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Deciding When Something is "Good Enough"

When I was 10 years old I started showing market hogs at my local county fair. Up to this point I had only shown sheep and the two, while both being livestock, couldn't be more different to prepare for.


Sheep are inherently stupid, whereas pigs are some of the smartest animals on the planet. Sheep are led around with a halter and pigs are guided by a cane. Sheep are generally afraid of everything and pigs have the temperament of a drowsy manatee.


As the showman preparing these animals for their big day in the ring, the biggest difference came down to the fact that sheep have wool and pigs have hair. For sheep, most people wait until about two weeks before the show to even think about shearing or shaping wool. For pigs, the preparation of skin and hair begins months before show day.


My third summer of showing pigs my Mom became particularly obsessed with getting the pigs skin & hair to be as conditioned as soft as possible, a compliment she'd heard the judge hand out the year prior. This meant that every day, twice a day, I was bathing my pig and using an assortment of expensive human hair products. Each porcine parlor experience would take nearly an hour and by the end of the summer I'd used nearly $250 of hair product on my pig.


At one point in the summer I told my mom I was going to shift to one hog hair appointment per day. In truth, I was tired of having to leave my friends houses to go home and bathe my pig. I was certain that even though it may not be perfect, the skin and hair would be good enough to impress the judges. In an attempt to suade her I said, "I wash my pig way more than any other kid. The hair is good enough."


Mom was working in the greenhouse when I told her, watering her baskets and trays of vegetable starters. Without stopping she simply asked, "Is good enough, good enough for you?"


Without me saying a word, she knew the answer to that question and so did I. At certain times in our lives, in certain situations, we'll be faced with the question of "What is good enough?" I've wrestled with this question in a number of both trivial and consequential scenarios.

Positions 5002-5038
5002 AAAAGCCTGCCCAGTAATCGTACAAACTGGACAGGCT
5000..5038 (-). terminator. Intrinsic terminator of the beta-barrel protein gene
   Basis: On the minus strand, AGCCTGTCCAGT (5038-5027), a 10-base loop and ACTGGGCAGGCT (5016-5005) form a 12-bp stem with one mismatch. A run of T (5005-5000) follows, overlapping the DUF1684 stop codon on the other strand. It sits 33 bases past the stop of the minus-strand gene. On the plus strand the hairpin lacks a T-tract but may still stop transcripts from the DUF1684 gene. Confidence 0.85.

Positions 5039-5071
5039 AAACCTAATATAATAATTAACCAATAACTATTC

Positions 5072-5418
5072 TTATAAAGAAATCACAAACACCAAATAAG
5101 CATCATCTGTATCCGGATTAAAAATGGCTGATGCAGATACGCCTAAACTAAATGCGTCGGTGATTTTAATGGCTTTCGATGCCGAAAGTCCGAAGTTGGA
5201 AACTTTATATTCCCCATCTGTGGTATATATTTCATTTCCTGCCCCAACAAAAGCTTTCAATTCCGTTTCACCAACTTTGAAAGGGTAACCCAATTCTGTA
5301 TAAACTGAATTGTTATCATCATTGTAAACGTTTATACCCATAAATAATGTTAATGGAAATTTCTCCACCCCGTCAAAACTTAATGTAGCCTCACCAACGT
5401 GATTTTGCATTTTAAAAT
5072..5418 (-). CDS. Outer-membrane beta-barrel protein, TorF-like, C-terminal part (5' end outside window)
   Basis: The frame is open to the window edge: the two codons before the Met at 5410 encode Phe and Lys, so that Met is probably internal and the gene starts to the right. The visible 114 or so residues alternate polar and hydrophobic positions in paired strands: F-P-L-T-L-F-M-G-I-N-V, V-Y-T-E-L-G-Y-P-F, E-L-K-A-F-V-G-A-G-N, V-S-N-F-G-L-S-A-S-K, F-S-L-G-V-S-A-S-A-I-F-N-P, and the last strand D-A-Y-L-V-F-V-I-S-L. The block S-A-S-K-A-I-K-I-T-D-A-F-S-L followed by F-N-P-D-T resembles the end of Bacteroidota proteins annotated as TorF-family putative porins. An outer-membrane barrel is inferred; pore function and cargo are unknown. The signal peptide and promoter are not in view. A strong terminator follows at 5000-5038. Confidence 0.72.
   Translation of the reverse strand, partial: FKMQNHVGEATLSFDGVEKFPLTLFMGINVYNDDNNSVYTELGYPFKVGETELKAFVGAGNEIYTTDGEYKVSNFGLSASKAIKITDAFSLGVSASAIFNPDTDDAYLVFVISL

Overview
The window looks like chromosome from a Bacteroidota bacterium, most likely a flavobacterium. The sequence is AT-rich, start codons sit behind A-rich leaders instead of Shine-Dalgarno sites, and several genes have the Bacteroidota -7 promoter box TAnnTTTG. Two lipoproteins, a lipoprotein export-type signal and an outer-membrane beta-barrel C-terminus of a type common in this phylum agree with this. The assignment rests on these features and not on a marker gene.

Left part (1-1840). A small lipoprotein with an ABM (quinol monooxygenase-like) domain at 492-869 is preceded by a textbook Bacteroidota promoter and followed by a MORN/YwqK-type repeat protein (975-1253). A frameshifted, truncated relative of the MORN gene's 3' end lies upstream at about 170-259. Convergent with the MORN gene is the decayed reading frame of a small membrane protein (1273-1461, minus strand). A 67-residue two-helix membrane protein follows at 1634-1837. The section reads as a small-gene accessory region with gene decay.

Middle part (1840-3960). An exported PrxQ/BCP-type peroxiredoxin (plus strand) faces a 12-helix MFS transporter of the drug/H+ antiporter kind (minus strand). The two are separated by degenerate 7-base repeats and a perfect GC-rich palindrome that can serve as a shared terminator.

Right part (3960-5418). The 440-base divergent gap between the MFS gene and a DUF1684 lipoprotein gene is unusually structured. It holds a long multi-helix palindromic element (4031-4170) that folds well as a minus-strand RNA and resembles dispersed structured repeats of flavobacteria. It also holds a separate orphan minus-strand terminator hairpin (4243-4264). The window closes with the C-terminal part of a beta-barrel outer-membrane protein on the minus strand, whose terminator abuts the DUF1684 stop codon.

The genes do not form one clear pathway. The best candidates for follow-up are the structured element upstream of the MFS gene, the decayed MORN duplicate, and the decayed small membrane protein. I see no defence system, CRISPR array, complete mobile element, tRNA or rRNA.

From cleaning my kitchen late at night after hosting people to rehearsing for an important keynote I'll be delivering, when we decide that enough work is enough, we are drawing the line in that moment between complacency and contentment.

What constitutes good enough? If something could be better, should we continue to work to improve it?


Understanding this balance is crucial to adding value to this world. Unfortunately, not enough people have wrestled with this concept long enough to grasp it. The sheer number of garbage podcasts, junk posts on social media, and unreadable books are evidence of this.


When I encounter these scenarios I find it most helpful to ask a singular question:


If I invest more time, money, or energy into this, how much will it impact the end result?


For example, each week I write a two minute newsletter (you're reading it right now). Each one takes me roughly 90 minutes to research, write, format, and publish. Some take two or three hours, but I've never spent more than hours on one newsletter. If two hours can get me 80% satisfied with my work, but 3 hours can get me 83% satisfied with my work, is it worth it? Or is that time and energy better spend somewhere else.


Craig Groeschel calls this principle "GETMO", or, "Good Enough To Move On."


Everyday we'll encounter scenarios when we'll have to ask ourselves, "Is this good enough?" And in the case of a two minute newsletter it may be. However, we have to be humble and hungry enough to recognize that oftentimes it's not.


I left the greenhouse, called my buddies and told them I wouldn't be joining them for wiffle ball this afternoon because I had a pig to wash.


Fact

Pigs can recognize and respond to their own name.


Action

Send this newsletter to your favorite perfectionist.

Question

What is a project you've been working on that is "good enough" and you need to move on from?


Quote

"Perfection is the enemy of progress." - Craig Groeschel







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